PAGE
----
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The legacy of historic presidencies

After the death of Paul von Hindenburg in 1934, Adolf Hitler as Reichskanzler became acting chancellor and merged the functions of chancellor and president – a move confirmed shortly after in an only moderately democratic referendum. The office was only revived for three weeks when Karl Dönitz took over the office after Hitler’s suicide until the German surrender and then ceased to exist. In the GDR, the office of president was similarly abolished with the death of its officeholder – after Wilhelm Pieck, who had held the position of president since 1949, died in 1960, the presidency was transformed into the ‘Staatsrat’ (State Council). The State Council still had a president who acted as de-facto head of state and head of the executive, but it was legally a collegiate organ. Although there were plans to revive the presidency of the GDR after the fall of the Berlin wall, this never happened due to Germany’s reunification in 1990.

The legacy of the Weimar presidency is much stronger, although it largely served as a negative example. During the West German constitutional convention, delegates quickly agreed that the strong and popularly elected presidency of the Weimar republic had been one of its greatest problems. Consequently, they created a weak, indirectly elected office, and placed responsibility for governance in the hands of the chancellor. Even today, calls for the introduction of popular presidential elections are regularly answered by referring to the Weimar experience and the dangers of populism (as such, arguments often resemble Juan Linz’ ‘Perils of presidentialism’). German presidents are now rarely called upon to provide political (rather than moral) leadership; yet, the Weimar experience and reflections at the constitutional convention continue to influence the way in which incumbents interpret and perform their role as head of state.

This post first appeared on presidential-power.com on 19 November 2018

Estonia – Will Kersti Kaljulaid become more political?

It has been a little more than two years since Kersti Kaljulaid was elected as Estonia’s fourth president since the end of the Soviet occupation. While her election was in many ways remarkable – both parliament and the electoral college failed on five occasions to elect a successor for Toomas Hendrik Ilves, triggering a minor constitutional crisis and a reform of the electoral system – she has been considerably less visible in day-to-day politics than her predecessors. As the next parliamentary elections draw closer, it is not clear whether she will choose to pursue a similar (or even more) apolitical stance or show at least some political preferences.

President Kersti Kaljulaid speaking at the opening of the Estonian parliament, 10 September 2018 / image via president.ee © Erik Peinar

During her first year in office, Kaljulaid remained largely passive – she refrained from playing an active part in the formation of the government shortly after her election and shied away from more controversial issues. The latter also applies to her second year: Kaljulaid (successfully) continued to play the role of global ambassador for “E-stonia” (Estonia as a world leader in digital services) and – together with her Baltic colleagues – repeatedly raised the issue of the region’s national security vis-a-vis Russian aggression with Western (NATO) partners. On the other hand, she failed to follow up on some more critical remarks from her first speech at the opening of parliament in September 2017 in actions or (further) words. For instance, she stressed that ethnic Russian residents of the country were just as Estonian as the ethnic Estonian population. However, the only notable initiative in addressing this issue seems to have been a one-month relocation of her office to Narva (a city dominated by the ethnic Russian population).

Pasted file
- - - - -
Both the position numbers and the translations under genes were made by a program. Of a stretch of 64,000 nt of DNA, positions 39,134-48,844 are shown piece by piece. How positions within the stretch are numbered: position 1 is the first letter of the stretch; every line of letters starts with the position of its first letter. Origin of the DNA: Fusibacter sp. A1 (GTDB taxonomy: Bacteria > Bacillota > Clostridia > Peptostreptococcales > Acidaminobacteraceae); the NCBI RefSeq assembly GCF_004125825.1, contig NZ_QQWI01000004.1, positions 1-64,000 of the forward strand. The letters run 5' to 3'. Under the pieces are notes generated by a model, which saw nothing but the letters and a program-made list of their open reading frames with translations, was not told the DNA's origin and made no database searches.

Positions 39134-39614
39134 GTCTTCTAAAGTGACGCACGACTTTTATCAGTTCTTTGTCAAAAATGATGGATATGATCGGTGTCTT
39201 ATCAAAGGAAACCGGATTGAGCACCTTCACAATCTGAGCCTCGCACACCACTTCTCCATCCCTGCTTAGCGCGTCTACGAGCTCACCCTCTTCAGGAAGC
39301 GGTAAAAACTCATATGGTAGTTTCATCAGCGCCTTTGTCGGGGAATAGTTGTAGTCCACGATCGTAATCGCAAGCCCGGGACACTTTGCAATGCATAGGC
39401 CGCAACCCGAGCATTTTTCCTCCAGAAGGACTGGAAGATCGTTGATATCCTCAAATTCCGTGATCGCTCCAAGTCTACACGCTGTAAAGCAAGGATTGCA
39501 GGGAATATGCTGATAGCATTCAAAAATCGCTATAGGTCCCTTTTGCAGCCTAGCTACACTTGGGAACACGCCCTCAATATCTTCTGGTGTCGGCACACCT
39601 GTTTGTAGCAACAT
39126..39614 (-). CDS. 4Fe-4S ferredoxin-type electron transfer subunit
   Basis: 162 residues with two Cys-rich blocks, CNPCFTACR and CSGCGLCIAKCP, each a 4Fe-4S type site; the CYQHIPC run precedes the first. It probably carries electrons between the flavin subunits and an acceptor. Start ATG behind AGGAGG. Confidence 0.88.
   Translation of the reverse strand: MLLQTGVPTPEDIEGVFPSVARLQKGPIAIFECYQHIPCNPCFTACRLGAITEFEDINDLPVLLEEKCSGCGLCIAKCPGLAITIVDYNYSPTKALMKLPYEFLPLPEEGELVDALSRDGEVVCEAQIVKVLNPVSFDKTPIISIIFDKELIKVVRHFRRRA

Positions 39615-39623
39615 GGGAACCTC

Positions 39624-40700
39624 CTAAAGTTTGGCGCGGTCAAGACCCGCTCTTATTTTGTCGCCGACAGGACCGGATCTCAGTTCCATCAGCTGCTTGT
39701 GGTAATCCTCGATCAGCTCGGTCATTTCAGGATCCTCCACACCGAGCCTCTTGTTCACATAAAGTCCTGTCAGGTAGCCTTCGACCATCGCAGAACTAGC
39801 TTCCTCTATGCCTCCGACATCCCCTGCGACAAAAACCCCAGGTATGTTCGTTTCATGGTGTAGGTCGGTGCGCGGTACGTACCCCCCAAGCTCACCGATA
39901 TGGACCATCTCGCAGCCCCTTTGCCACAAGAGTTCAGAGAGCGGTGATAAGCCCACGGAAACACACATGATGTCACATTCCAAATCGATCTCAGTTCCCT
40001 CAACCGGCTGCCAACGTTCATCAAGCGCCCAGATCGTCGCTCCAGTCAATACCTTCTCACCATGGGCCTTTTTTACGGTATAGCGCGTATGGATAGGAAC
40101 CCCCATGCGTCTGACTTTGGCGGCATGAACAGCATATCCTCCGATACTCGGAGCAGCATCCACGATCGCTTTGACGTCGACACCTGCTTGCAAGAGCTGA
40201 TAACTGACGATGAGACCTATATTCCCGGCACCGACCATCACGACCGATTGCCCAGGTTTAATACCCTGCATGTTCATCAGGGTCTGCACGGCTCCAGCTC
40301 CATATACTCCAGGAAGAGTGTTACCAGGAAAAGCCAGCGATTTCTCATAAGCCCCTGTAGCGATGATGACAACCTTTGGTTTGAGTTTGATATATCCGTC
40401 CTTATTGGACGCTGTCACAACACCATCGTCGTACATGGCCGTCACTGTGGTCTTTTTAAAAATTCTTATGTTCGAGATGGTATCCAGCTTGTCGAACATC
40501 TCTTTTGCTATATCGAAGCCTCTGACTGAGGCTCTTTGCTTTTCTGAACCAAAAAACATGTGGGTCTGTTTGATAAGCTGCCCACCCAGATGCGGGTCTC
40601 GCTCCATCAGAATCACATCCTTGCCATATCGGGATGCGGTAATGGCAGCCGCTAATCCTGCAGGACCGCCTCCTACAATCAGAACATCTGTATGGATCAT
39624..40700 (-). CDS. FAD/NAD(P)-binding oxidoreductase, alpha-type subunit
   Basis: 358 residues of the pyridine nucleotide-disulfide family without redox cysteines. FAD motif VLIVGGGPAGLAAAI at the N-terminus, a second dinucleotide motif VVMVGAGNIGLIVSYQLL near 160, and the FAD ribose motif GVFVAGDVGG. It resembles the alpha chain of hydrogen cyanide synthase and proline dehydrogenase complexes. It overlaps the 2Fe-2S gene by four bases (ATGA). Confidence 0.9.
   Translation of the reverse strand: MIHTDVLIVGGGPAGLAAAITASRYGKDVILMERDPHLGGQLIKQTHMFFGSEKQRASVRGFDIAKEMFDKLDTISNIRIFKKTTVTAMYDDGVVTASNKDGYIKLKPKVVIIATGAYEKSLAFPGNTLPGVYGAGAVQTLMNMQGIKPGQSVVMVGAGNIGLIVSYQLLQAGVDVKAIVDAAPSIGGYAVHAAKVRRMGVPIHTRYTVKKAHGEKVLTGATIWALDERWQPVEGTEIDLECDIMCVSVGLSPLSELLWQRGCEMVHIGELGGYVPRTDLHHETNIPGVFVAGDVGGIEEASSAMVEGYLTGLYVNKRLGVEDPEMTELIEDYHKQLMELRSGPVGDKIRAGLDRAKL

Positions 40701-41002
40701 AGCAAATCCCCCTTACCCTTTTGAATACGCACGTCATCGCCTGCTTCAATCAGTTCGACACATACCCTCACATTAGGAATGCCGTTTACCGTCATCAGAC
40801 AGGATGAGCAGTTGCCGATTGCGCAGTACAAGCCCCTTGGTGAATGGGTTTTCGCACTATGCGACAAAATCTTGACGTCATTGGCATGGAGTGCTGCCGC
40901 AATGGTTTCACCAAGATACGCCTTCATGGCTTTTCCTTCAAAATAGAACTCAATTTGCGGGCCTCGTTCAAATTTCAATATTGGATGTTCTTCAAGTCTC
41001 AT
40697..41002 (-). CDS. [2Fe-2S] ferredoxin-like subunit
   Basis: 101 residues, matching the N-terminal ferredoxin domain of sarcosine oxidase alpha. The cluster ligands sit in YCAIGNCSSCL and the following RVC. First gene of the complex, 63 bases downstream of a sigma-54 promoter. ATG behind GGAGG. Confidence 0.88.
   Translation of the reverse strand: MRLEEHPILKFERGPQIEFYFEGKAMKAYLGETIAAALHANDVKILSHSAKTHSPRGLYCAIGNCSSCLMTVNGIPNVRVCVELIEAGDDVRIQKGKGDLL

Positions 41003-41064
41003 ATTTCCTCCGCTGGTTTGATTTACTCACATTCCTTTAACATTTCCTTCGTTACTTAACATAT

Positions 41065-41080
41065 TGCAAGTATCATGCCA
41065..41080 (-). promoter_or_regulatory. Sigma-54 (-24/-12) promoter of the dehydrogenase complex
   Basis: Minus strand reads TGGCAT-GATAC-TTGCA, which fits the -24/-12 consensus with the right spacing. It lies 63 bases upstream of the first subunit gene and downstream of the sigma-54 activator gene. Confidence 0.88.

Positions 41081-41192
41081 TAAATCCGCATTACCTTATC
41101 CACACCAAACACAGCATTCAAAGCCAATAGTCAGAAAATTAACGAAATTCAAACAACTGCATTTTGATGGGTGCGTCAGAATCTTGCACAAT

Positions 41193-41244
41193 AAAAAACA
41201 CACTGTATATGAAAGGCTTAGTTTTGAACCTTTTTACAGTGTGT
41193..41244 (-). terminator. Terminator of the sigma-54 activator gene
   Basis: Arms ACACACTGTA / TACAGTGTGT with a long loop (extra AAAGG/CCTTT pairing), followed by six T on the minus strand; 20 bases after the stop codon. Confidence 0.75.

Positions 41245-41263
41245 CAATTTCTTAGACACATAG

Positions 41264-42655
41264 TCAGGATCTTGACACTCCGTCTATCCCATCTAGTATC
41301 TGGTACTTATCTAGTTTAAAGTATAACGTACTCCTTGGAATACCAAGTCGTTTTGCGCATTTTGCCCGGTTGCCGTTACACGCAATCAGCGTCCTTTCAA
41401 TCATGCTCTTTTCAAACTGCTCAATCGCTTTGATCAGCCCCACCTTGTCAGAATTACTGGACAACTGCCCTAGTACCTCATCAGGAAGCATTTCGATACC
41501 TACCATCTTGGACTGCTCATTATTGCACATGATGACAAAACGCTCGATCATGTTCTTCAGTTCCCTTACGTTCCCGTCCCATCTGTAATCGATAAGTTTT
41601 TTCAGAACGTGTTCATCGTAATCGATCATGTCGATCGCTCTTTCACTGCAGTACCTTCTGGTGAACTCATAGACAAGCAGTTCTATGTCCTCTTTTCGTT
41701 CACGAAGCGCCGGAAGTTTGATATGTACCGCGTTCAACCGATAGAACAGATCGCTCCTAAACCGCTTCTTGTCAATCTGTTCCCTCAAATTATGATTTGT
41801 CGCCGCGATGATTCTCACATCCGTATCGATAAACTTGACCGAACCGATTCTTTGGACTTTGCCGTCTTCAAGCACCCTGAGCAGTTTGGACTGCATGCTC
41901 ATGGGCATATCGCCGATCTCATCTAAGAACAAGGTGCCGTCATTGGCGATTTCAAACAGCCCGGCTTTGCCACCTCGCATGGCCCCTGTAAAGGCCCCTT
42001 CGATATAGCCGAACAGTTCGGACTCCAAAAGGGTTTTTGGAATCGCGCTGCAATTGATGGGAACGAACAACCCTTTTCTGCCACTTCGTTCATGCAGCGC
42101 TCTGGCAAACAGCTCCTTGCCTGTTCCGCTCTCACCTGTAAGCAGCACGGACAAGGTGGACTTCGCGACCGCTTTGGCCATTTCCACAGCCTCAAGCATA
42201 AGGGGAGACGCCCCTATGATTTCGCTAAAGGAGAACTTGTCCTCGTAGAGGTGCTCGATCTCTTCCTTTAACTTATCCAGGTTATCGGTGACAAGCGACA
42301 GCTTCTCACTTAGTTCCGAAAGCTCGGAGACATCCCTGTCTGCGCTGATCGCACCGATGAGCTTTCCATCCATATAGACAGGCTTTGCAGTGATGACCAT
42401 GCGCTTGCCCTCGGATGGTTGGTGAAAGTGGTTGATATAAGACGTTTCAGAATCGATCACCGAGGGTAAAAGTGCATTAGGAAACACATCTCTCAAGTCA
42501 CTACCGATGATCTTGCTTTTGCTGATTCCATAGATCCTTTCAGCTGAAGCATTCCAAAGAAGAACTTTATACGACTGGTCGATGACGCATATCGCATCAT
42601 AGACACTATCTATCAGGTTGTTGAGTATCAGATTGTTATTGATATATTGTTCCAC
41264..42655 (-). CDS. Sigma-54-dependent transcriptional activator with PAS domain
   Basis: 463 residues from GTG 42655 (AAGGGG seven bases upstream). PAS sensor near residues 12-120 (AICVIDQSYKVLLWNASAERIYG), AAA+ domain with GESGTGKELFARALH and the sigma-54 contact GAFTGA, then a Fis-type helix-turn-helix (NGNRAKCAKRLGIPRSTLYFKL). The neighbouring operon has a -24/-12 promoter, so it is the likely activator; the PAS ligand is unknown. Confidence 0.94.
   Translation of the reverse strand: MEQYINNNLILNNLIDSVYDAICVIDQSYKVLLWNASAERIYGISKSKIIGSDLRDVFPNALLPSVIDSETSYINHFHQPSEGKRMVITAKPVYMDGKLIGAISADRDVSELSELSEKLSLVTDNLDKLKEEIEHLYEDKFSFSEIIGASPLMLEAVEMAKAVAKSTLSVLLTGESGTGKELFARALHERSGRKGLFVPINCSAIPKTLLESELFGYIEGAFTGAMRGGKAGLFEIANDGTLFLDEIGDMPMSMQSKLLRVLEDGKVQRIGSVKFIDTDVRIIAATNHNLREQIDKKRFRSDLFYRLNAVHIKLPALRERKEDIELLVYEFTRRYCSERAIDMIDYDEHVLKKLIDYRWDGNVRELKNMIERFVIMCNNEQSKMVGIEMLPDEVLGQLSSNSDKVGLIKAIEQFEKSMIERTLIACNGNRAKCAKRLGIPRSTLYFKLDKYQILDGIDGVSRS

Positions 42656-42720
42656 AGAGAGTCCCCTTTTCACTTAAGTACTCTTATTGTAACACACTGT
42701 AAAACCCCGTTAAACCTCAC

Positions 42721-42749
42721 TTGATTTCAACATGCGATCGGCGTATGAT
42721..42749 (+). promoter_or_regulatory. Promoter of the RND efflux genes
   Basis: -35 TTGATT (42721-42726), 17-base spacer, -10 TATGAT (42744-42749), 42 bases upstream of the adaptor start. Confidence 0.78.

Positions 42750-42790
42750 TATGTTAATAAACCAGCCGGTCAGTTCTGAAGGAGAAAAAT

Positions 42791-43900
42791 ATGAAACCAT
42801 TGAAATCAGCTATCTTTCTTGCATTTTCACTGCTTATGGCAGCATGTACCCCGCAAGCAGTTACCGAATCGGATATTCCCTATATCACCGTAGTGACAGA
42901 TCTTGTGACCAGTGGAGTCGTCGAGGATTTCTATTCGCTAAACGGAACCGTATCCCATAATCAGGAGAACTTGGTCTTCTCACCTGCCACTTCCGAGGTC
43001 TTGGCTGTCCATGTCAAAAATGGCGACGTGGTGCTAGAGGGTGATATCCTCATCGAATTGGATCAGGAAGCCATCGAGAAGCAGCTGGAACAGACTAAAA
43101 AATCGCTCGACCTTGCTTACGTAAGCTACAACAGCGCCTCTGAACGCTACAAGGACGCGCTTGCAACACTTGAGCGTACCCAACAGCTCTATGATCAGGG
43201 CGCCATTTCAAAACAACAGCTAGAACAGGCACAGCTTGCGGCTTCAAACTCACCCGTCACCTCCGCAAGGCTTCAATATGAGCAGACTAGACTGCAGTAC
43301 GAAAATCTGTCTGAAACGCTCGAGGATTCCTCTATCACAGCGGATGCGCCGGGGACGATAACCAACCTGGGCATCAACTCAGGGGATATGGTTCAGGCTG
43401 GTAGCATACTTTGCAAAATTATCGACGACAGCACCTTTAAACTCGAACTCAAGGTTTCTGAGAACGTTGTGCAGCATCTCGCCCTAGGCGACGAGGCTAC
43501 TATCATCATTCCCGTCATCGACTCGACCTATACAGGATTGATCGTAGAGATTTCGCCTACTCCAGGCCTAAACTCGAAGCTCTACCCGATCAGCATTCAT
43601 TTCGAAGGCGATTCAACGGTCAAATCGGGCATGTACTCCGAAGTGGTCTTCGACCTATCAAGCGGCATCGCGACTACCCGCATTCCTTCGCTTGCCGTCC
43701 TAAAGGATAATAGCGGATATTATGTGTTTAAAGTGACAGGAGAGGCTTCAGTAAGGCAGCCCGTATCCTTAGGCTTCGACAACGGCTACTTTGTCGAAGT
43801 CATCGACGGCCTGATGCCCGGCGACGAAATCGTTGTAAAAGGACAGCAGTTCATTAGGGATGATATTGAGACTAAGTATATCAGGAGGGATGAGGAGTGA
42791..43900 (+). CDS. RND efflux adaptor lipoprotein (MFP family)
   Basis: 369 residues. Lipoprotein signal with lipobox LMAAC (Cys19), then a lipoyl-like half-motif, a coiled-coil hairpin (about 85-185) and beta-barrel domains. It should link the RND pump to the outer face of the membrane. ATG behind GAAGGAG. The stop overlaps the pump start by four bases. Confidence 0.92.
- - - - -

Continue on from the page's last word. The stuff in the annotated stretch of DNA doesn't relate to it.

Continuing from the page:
During the most controversial political discussion in Estonian politics during the last year, she remained remarkedly quiet. In May 2017 (apparently authorised by a resolution dating back to the year 2000), the government launched a consultation to find the most suitable location for a large pulp mill near Tartu (the country’s second largest city). However, the plans were opposed by a great number of environmental NGOs and local resident groups. Eventually, the government decided the shelve the plans in June this year. Thereby, Kaljulaid failed to comment on the debate apart from a few of vacuous remarks.

Kaljulaid once again used her speech at the opening of parliament in September this year to express concerns over some government reforms. In particular, this concerned a potential privatisation of health insurance provision and further reduction in the welfare state. However, given last year’s track record, it is unclear whether this will result in any attempts to influence policy or to actively avert a change in the status quo. It is likewise doubtful whether Kaljulaid’s comments can be interpreted as cues to political parties with regard to the upcoming parliamentary elections in March 2019. Over the last months, the Estonian Conservative People’s Party (EKRE) – a national-conservative party that entered parliament for the first time in 2015 – has gained strongly in opinion polls and may emerge as the second largest party.

The Estonian president has two attempts to nominate a candidate for prime minister after elections and can thus have a decisive influence on government formation – especially as electoral results do not always allow the largest party to form a coalition (in about a quarter of governments formed since 1992, the prime minister was not from the largest party). Therefore, we should closely monitor Kaljulaid’s behaviour and statements in the run-up to the parliamentary election. She is unlikely to be as outspoken about her coalition preferences or dislike of particular candidate as her predecessor was in 2010, yet it may still help us to understand how she will work with the next government and whether she will become more active in the future.

This post first appeared on presidential-power.com on 25 October 2018